Then there is also your attitude towards advancement in that career path. If you hate that career path, that will also increase emotional energy required. I could go on-and-on-and-on about all that goes into allocating emotional energy.

To sum it all up, find a career that you will enjoy and will enjoy advancing through. If you enjoy your career, you will have more energy to dedicate towards non-career related activities… and you will enjoy those more as well.

Commentary: My thoughts on “You have permission to not love your first job” by Michael A. Goodman

“You have permission to not love your first job” by Michael A. Goodman

Please read the article before reading mine. Thank you!

As a young adult and a semi-recent college graduate, I find career advice articles interesting. I read articles about job interviews, how to deal with co-workers, how to deal with clients, leadership advice, etc.

When this article floated by my LinkedIn feed, my thoughts were “I loved my first job, for a time.” The article is a short read, and I recommend it. Perhaps it will encourage you to stick it out with your current employer for a little while longer, perhaps it will encourage you to quit.

I have put in my resignation with my current employer. We have agreed on a 30 day plus or minus a week countdown. Why am I leaving? Many reasons and no reason at all, but basically because I am not happy here. The more politically correct reason is that I don’t see a future for myself and I don’t want to continue wasting my time.

Where do I see myself in the future? That’s a good question. The answer is that I have no idea. What I do know is that I want my cake and eat it too. I want a large salary. I want an insane amount of personal time. I want my job to be my life, but I don’t want my life to be my job.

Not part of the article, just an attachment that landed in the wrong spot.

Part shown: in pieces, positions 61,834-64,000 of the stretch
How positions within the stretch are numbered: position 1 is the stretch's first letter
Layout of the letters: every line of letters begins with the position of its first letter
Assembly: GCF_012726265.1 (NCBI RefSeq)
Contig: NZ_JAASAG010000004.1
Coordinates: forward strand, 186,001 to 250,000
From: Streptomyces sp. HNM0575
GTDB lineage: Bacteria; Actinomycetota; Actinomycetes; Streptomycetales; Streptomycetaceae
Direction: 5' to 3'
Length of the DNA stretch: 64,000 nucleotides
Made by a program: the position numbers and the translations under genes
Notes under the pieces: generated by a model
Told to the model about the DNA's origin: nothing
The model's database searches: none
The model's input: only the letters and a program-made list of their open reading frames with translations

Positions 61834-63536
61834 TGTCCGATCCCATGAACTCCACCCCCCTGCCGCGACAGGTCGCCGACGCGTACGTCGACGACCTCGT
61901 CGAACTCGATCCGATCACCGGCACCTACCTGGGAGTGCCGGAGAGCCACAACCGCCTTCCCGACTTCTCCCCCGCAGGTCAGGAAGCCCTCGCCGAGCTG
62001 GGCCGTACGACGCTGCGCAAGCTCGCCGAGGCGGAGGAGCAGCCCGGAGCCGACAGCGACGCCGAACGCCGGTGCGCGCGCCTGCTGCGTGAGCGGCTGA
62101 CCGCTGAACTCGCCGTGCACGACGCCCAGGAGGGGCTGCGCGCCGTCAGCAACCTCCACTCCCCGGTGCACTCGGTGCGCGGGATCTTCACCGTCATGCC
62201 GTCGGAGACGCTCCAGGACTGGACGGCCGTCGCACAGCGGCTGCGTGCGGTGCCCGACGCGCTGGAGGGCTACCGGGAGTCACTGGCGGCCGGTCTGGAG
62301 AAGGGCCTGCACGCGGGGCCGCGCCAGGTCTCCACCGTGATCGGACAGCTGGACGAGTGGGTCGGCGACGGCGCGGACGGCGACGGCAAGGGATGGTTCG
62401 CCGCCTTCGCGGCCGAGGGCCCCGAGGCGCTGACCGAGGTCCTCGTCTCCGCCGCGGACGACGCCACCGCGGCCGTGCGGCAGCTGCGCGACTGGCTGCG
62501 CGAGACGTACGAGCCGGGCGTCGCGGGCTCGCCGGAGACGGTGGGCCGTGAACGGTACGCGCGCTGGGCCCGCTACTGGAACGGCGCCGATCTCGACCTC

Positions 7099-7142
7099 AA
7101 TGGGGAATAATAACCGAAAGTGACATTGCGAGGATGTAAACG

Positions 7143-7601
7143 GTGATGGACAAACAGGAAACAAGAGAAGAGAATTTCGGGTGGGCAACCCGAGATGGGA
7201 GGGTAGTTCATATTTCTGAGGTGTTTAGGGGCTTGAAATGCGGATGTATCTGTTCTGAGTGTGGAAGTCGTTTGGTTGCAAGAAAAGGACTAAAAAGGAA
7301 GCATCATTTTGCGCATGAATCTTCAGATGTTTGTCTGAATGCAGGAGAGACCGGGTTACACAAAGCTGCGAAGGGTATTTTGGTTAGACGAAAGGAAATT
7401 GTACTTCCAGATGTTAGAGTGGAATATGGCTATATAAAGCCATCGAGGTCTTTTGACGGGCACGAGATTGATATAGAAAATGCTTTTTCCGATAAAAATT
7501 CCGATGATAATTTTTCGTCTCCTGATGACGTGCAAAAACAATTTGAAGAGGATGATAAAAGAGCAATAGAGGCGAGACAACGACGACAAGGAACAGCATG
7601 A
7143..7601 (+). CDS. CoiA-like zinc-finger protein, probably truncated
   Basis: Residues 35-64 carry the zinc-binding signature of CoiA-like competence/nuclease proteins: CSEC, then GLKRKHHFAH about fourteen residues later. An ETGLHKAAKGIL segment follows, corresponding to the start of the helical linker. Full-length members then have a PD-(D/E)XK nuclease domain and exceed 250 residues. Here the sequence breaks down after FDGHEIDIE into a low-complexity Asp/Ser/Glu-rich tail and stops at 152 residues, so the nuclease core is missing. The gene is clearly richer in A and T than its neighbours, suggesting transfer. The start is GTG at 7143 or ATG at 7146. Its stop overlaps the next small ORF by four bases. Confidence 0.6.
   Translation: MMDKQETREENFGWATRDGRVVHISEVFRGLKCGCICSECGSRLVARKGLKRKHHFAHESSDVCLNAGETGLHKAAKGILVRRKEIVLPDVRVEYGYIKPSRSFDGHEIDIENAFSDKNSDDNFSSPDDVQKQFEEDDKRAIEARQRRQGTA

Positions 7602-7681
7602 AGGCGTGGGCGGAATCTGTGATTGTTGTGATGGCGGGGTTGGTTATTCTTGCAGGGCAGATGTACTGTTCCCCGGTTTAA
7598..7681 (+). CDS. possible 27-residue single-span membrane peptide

Not too long ago, I once said that I wanted a job that I didn’t have to work when I went home for the day. My first year in the workforce has taught me that there are many reasons professionals work extra hours. Some do it out of necessity because that is the only way the work will get done. Some do it for advancement. Others do it for the passion. I have decided that I want a career that I am passionate about.

Of course, this is not why I quit.

My co-workers are amazing. The pay is okay for my position and experience. The overall atmosphere is outstanding, and I have learned a lot about the industry. All-in-all, this has been a great first job.

However, this is not my passion. Learning about this industry is taxing on me, to put politely. Impolitely… It is boring. I don’t care about it. This industry will not be helpful in preventing or surviving post-apocalyptic society. Also, I am not mastering the skills necessary for my primary job function, and I am taking that failure much too personally to the end that it is affecting my overall health.

If you haven’t read the article by now and hate spoilers, don’t continue yet. However, you should read his final words if nothing else.